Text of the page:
Controversial evangelical Christian leader Bob Jones III has apologised for saying that gay people should be stoned to death, 35 years after making the comment at the White House.
Jones was president of Bob Jones University (BJU), founded by his grandfather in Greenville, South Carolina, when he delivered a 70,000 strong petition to then-President Jimmy Carter opposing the extension of the Civil Rights Act to protect gay people.
"I'm sure this will be greatly misquoted, but it would not be a bad idea to bring the swift justice today that was brought in Israel's day against murder and rape and homosexuality," he said at the time.
"I guarantee it would solve the problem post-haste if homosexuals were stoned, if murderers were immediately killed as the Bible commands."
On Saturday, Jones issued an apology for his comments, saying they were "antithetical to my theology and my 50 years of preaching a redeeming Christ Who came into the world not to condemn the world, but that the world through Him might be saved."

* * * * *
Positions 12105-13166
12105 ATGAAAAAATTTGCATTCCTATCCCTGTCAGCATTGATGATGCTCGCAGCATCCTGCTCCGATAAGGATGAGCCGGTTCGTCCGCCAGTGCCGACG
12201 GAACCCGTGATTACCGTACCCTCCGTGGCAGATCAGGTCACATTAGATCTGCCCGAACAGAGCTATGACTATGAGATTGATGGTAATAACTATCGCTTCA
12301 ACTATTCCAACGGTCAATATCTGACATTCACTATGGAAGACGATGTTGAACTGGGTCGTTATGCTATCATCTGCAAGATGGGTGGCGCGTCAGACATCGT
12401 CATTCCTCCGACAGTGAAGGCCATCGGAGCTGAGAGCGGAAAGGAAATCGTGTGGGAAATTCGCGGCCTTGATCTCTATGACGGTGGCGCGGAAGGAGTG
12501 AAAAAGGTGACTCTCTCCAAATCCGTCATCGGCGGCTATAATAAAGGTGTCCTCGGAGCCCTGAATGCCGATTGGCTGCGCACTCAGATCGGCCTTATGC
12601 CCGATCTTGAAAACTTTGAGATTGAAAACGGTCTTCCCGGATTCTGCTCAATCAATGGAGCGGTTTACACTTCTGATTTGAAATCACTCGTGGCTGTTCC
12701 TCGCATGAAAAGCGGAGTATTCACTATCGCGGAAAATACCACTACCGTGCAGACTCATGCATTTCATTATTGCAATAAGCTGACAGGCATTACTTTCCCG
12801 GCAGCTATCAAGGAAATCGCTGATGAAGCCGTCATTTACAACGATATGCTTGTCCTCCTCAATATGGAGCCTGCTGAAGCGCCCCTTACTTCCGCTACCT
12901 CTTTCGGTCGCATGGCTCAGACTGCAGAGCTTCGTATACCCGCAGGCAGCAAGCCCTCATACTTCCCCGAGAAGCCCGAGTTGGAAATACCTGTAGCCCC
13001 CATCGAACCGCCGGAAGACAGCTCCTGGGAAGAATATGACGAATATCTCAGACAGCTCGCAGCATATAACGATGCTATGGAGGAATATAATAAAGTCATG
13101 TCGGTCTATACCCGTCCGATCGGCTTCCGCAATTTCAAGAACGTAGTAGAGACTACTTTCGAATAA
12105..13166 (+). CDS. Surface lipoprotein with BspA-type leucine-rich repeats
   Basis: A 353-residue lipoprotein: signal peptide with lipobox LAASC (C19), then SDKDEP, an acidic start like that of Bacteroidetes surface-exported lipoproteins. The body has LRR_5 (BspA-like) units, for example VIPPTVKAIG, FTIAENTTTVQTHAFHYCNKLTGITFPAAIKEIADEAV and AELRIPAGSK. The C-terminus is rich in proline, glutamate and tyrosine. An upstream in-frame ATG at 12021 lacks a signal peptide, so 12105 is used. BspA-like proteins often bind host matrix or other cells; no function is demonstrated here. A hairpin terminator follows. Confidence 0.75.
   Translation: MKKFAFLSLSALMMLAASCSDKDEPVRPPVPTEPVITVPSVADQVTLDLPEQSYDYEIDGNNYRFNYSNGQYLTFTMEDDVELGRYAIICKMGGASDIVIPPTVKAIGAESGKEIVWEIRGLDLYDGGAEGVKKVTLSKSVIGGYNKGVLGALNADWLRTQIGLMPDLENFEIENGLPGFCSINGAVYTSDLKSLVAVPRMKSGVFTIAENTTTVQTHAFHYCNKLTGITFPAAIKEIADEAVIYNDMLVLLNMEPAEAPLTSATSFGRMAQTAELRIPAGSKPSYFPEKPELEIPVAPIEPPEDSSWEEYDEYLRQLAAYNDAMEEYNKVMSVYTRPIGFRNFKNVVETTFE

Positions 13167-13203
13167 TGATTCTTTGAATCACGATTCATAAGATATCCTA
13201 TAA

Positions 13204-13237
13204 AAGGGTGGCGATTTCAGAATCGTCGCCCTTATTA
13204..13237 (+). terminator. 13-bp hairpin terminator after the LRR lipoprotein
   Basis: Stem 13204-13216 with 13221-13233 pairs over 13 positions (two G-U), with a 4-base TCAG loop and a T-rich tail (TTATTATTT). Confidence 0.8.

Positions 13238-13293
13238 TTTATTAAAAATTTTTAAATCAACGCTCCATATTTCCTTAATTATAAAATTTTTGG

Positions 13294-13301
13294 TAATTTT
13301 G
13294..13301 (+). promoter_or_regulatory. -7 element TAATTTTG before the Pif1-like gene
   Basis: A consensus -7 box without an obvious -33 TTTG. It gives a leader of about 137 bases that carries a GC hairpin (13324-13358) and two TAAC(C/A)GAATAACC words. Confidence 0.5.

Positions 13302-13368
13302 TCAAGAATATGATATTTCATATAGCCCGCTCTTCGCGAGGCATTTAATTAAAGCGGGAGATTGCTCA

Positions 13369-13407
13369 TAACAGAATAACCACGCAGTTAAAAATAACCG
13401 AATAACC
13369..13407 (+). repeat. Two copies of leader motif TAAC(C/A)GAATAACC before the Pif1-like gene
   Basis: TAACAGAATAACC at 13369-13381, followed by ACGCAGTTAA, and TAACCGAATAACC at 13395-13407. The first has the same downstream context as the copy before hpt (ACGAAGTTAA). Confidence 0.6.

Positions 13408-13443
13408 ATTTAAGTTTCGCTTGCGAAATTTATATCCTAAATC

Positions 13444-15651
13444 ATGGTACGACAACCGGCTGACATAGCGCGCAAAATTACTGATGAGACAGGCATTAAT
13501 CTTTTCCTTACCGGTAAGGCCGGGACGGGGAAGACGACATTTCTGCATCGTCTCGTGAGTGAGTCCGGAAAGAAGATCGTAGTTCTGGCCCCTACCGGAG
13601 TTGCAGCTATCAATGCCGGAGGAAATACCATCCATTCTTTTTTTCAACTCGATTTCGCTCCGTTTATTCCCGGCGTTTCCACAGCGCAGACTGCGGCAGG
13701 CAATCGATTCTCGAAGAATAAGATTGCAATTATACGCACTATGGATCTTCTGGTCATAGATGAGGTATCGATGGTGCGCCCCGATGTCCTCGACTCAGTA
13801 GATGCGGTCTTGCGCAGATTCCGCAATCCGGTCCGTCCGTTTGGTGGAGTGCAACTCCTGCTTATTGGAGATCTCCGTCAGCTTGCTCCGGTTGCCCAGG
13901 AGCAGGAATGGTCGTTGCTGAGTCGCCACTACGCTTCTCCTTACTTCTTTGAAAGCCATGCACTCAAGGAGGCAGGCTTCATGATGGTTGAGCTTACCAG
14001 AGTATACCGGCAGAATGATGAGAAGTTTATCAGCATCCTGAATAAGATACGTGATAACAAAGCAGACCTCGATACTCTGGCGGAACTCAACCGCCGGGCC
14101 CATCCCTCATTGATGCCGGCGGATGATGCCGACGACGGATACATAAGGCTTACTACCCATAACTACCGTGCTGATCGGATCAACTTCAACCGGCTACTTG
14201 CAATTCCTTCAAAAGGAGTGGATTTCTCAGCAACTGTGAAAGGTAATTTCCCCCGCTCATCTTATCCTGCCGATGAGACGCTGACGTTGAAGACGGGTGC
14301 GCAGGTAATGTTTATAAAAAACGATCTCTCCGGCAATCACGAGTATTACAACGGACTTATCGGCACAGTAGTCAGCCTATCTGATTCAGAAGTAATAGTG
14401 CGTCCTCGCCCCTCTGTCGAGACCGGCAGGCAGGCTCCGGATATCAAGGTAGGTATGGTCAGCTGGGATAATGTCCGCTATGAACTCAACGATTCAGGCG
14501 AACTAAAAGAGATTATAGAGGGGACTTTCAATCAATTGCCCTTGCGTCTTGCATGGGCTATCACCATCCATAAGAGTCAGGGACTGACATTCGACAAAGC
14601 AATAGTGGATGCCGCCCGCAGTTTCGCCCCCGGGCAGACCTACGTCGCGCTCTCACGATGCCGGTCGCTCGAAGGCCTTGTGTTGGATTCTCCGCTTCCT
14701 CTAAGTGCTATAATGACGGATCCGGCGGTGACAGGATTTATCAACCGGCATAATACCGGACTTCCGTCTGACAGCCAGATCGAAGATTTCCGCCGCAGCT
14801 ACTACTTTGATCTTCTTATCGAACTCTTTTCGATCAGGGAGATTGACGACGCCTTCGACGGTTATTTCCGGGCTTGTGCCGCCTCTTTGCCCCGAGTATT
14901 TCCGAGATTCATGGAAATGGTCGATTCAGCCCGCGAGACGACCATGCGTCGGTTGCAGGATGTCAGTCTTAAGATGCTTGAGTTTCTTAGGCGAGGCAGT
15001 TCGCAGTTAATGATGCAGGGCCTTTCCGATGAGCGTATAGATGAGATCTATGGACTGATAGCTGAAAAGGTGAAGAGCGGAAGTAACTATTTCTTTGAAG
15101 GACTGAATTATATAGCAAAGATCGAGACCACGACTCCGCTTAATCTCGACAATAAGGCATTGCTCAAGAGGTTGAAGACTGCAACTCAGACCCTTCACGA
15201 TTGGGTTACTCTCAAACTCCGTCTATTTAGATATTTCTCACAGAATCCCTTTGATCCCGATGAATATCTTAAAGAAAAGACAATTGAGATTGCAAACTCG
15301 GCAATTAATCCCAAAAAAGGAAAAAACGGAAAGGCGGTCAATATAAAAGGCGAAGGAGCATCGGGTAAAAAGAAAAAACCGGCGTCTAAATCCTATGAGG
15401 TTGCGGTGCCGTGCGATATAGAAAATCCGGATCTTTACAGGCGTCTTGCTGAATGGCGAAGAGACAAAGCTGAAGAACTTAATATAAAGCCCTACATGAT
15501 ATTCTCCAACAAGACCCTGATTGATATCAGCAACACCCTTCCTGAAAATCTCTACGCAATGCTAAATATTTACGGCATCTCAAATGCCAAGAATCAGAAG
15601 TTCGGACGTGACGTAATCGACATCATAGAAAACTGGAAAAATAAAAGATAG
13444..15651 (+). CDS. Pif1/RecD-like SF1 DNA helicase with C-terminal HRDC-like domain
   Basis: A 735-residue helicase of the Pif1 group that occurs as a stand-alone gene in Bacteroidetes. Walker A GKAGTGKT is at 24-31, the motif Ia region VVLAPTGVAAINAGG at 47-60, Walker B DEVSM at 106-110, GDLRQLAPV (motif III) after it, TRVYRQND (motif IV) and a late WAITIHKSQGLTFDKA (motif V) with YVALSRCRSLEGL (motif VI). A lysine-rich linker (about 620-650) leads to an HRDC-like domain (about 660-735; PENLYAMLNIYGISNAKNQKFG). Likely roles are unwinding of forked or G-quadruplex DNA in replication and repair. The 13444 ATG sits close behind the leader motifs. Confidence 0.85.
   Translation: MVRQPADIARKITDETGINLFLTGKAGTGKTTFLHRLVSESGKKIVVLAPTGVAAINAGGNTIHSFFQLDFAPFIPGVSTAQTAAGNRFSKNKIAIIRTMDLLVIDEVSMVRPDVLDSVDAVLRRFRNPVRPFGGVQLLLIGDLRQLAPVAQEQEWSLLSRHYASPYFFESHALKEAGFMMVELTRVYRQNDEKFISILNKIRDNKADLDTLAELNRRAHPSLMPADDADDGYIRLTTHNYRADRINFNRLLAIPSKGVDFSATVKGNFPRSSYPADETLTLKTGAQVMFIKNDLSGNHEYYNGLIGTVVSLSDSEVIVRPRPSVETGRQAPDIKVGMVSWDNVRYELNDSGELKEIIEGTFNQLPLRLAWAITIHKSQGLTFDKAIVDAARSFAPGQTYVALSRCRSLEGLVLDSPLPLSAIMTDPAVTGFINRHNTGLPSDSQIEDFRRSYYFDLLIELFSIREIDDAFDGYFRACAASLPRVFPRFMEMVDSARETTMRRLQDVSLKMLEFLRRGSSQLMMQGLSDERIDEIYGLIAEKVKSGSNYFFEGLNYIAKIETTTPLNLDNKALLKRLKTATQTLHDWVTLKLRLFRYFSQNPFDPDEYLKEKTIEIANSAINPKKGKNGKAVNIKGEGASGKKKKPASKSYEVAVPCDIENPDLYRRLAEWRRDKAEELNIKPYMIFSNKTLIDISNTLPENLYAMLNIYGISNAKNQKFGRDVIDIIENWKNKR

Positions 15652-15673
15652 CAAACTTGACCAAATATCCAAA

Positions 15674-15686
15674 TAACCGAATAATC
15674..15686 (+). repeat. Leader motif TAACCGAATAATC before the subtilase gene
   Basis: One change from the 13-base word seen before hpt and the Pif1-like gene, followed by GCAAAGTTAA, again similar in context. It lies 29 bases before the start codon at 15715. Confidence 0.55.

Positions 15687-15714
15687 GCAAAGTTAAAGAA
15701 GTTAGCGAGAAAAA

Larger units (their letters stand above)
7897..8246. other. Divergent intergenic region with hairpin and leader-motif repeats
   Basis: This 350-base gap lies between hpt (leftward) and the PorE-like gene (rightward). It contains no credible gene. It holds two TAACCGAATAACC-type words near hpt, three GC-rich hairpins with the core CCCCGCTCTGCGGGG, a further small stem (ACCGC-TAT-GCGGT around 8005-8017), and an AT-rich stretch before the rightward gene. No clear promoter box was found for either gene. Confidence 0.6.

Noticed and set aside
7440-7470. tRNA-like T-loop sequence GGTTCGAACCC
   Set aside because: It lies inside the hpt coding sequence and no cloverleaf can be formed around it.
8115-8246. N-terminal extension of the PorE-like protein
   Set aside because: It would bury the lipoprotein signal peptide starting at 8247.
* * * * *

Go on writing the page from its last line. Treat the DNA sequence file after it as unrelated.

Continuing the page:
"I take personal ownership of this inflammatory rhetoric. This reckless statement was made in the heat of a political controversy 35 years ago," Jones added.
"Upon now reading these long-forgotten words, they seem to me as words belonging to a total stranger—were my name not attached. I cannot erase them, but wish I could, because they do not represent the belief of my heart or the content of my preaching. Neither before, nor since, that event in 1980 have I ever advocated the stoning of sinners."
A petition calling on Jones to apologise was first filed in 2012 by BJUnity, a group which advocates on behalf of past and present LGBT students and staff at the university. The group has accepted Jones' apology.
"It is never too late to say you're sorry," Jeffrey Hoffman, Executive Director of BJUnity, told wspa.com.
"Three years ago, when BJUnity launched our petition, we didn't imagine we would ever see this day," a statement from the group said.
"We are grateful for this apology. We are grateful that Bob Jones III has taken responsibility for these words; words that have caused deep harm for many more people than any of us knows. This means a lot to us because it represents the beginning of a change in the rhetoric and conversation."